Rookies, regulators and reports

On Tuesday afternoon, the PRCA brass held the annual “State of the PRCA” press conference. That’s where the administration lays out the schedules and plans for the upcoming year and talks about the season that was.

PRCA Commissioner Karl Stressman went over the highlights and was candid about the association’s concerns and goals for the future. Stressman was joined by PRCA Chairman of the Board Keith Martin, PRCA Director of Communications Kendra Santos, as well as the rest of the PRCA senior staff and PRCA Board members Spud Duvall and Fred Boettcher.

PRCA Commissioner Karl Stressman addresses the media at the annual Wrangler NFR press conference.

The big news was that the PRCA has signed a deal with Ak-Sar-Ben’s River City Rodeo & Stock Show (ARCR) that will keep the Justin Boots Championships in Omaha,Neb., through 2014. The 2012 Wrangler ProRodeo Tour schedule was not released, but Stressman reiterated the association’s earlier announcement that the Tour standings would change and now be based on world standings.

Stressman also said that the top six in the Tour standings will receive – for the first time ever – bonuses at the end of the regular Tour season ranging from $7,500 for first to $1,500 to sixth. That could catapult a cowboy into the top 24 – the number of contestants in each event who qualify for the postseason – and therefore be the difference between qualifying for the Wrangler NFR and spending December at home on the couch.

Stressman said he and the administration is very happy with the Tour system and the Omaha finale.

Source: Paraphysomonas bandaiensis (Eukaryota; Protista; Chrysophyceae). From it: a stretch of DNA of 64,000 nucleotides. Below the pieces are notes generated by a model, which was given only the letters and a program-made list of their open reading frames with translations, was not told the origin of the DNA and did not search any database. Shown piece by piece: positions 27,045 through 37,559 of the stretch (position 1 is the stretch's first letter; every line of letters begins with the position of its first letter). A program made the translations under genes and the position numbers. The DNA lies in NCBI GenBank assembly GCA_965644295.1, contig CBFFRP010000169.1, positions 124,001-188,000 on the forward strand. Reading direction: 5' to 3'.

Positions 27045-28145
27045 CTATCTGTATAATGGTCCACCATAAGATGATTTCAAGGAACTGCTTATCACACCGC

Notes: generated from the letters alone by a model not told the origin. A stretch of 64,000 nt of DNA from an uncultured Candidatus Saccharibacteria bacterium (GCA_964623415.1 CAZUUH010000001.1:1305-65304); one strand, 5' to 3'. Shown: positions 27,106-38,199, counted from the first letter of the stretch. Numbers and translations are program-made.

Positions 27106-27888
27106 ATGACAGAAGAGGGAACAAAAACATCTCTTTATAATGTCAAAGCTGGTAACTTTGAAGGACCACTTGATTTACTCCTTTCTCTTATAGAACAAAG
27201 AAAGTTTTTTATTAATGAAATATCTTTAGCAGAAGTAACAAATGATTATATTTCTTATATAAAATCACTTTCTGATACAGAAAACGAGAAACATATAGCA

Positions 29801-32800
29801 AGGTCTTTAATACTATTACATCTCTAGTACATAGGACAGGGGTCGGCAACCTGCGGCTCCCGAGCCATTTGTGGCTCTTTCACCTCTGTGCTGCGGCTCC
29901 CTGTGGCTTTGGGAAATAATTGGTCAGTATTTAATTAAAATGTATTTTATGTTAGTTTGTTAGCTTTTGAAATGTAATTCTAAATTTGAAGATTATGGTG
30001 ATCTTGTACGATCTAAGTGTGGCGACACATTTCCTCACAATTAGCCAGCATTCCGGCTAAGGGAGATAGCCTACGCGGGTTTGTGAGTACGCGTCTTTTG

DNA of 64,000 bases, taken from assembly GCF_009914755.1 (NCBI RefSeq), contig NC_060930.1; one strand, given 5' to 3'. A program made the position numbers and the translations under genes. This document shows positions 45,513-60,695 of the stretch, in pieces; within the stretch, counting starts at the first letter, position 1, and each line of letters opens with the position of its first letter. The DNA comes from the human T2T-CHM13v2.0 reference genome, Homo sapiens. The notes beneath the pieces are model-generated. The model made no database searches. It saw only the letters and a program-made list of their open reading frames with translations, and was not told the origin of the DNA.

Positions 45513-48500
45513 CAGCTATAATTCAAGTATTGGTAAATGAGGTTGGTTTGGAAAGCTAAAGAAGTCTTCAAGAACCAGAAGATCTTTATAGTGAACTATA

“We’re very, very happy with that championship,” he said.

He was also complimentary about the PRCA’s other systems and series.

“The intent for the All-American ProRodeo Series is indeed working,” Stressman said, citing the fact that the grassroots series had some smaller-named champions this year. “We are also very committed to the circuit system. We’re very satisfied with our partners in Oklahoma City (for the circuit finals).”

PRCA Commissioner Karl Stressman gives some reporters some one-on-one time.

The Commish said he is happy with the PRCA’s relationship with GAC, which will once again televise the association’s premier events – including the Wrangler NFR – in 2012.

“We’re thrilled with our partnership with GAC, and we’ve had a lot of good response about the change to GAC on the social networks,” Stressman said. “I think it fits better, and we have more creative control than we could ever have on ESPN. I’m very excited for next year with GAC.”

ProRodeo broadcasts of its top-level events will move to Tuesdays in 2012 and will follow the Grand Ole Opry, the network’s highest-rated show. The Wrangler NFR will once again be televised live on the network and include pre-performance shows.

The Xtreme Bulls Tour will have an expanded schedule in 2012, with seven premier events receiving television coverage. Xtreme Bulls Manager Sam Dunn was optimistic about the Tour’s future and its growing strength.

“We’re pleased with the way the schedule’s shaping up for 2012,” Dunn said. “We have some new events that have come on board, and we’re excited about it all. The biggest thing about the Xtreme Bulls Tour is that it benefits our local PRCA rodeos. We’ve had some other bull riding events from other sanctioning organizations come over to the PRCA because they know it’s going to benefit the PRCA cowboys and benefit their rodeo as well.”

Stressman said that, while the number of rodeos rose slightly in 2011 to 572, the number of contestants fell by 186. That fact is a worry of his and of the entire administration.

“That’s very, very concerning for us,” Stressman said of the decrease in membership. “The model we operate under has some issues with it, and the economy also plays a big role. We’re not OK with any decrease in numbers. Our operation runs on the dues the members pay, so any decrease affects the bottom line of the organization.